"Fully booked" is a book ... about books. Or rather book design. Why ? Because nowhere does the war between physical and digital storm as loud as in the publishing world. Hence, physical books are today becoming statements for human values and beauty, leveraging and evolving their form like only a threatened species can.
Like many other analogue objects, books are now waving their truly unique feature and maybe their last line of defense : Their ability to be an object of legacy. Because it is easily made available, and because acquiring it is a matter of clicks, transferring digital assets to another person does not mean much. A library you inherit is a library you can touch and through which you can remember the person who initially took time and effort to create it. Some might have come across Pattek Philippe watch ads "You never really own a Pattek Philippe. You merely take care of it for the next generation" and more so their slogan: "Start your own tradition". It appeals to higher human needs than knowing what the time is ! Meaning, impact and the importance of paying back to the world what it initially gave you. It implies success and addresses the person who accomplished 'something' but, regardless of these archetypes our current paradigm imposes, it talks to a millennial human need : Immortality.
To take a step back, this last stand of 'physical' things versus digital things hinges a lot on remembrance and for a very simple reason: You can avoid a website consistently, you can block an ad and choose your own path in the digital world. You cannot avoid the physical world. A pyramid is there for a reason. There is Zero chance one won't see it and even more so try to understand who built it, enquire about him / her and hence fulfil the purpose of the gigantic tomb: Remembrance of the Pharaohs. I haven't read Stephen Cave's last book yet : "Immortality: The quest to live forever and how it drives civilization"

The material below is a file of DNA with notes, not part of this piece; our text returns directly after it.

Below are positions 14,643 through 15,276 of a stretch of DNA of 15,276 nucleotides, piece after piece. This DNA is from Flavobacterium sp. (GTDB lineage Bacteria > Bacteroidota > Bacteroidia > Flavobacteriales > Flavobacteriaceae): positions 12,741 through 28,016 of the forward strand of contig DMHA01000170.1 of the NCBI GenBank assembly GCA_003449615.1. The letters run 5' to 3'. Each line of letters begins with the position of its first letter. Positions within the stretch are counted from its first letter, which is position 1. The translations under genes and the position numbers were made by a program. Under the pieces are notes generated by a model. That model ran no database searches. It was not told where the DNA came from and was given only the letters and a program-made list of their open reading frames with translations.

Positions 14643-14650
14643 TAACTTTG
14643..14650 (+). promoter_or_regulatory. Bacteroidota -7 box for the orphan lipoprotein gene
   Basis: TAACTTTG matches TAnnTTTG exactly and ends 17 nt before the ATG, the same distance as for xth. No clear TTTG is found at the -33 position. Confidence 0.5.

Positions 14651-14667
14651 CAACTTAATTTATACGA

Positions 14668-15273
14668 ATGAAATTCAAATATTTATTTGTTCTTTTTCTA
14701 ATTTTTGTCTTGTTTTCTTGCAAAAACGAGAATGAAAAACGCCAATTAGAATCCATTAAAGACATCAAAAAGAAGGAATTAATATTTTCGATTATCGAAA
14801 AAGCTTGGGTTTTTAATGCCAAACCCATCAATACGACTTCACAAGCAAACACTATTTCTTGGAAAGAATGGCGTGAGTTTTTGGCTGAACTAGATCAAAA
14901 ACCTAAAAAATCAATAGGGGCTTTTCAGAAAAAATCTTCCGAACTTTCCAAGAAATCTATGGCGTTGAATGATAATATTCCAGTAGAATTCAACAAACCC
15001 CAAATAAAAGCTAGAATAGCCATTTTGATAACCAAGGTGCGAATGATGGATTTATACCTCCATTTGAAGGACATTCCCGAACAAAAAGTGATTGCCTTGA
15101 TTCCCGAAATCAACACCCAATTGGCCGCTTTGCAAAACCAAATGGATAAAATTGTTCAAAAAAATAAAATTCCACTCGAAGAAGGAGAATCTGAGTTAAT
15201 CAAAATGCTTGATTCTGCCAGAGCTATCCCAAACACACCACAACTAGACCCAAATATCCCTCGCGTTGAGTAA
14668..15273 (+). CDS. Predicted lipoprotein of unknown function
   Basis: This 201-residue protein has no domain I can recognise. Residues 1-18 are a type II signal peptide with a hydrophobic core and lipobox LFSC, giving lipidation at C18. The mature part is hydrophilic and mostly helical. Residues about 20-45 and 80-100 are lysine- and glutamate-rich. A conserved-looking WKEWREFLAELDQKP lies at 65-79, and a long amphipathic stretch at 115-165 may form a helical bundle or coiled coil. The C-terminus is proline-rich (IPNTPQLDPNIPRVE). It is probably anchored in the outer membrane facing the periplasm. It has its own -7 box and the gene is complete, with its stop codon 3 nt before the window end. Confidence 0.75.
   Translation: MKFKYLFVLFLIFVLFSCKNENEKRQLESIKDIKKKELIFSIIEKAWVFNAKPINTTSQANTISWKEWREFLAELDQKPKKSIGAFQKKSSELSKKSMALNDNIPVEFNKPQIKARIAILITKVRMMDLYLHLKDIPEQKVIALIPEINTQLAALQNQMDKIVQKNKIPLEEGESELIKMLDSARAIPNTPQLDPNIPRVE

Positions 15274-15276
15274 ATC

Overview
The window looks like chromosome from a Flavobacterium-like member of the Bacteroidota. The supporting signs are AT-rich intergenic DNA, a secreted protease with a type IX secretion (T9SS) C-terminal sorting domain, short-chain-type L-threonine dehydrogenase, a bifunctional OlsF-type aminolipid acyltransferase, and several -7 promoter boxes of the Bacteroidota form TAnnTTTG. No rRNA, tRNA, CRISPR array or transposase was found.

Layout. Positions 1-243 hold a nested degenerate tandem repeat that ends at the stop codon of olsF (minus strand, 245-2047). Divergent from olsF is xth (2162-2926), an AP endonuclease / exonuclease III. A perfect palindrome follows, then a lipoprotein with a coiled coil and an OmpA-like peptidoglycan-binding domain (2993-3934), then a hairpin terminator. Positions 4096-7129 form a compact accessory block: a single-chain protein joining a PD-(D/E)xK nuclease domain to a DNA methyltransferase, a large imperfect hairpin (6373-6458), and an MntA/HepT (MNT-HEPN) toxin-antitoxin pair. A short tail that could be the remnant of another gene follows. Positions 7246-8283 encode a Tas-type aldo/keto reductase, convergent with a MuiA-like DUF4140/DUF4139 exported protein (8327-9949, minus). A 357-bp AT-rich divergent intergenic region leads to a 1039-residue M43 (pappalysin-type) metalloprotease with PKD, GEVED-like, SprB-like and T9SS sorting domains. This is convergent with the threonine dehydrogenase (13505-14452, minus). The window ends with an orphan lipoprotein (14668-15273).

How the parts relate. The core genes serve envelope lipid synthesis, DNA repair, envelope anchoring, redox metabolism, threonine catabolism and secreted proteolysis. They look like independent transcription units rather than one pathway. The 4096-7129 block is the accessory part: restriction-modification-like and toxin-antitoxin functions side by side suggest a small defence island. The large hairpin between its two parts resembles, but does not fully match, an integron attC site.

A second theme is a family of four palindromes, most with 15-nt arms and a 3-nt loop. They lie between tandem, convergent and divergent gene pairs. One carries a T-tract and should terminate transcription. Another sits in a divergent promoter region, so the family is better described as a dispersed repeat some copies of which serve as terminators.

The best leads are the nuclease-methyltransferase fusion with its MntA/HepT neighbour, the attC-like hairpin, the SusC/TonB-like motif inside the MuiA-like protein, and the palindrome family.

But in "The Architecture of Happiness", Alain De Botton talks about an interesting rock in the English country side. People carried a 2000 pound stone to mark the place where of their kings-men was buried. It is still there for all to see, to remember, to understand that here rests some one that should not be forgotten, "like a paperweight" to make sure our memories don't go away. And same for the pyramids. A physical, unmissable building to remind us that here lies someone who thought his presence should be remembered, that he or she should not be forgotten.
In his portrait as a king, Napoleon's painter put bees on his robe. Bees symbolized immortality for Merovingians, maybe stemming from their diligence and indefatigable effort. A somewhat Sisyphean activity to build out physical traces (hives) of their presence and existence.
Some brands which products are being threatened by 'digital' realize that and seem to wear their 'physicality' as a crown. One only needs to look at the beauty of Moleskines notebooks. In a time where paper is outdated and cloud storage seems to guaranty both portability and eternity for our data, these booklets call out one's inner inspiration. As if 'touch' and a form of ruggedness were our eternal triggers ... But more on that in volume 2 :)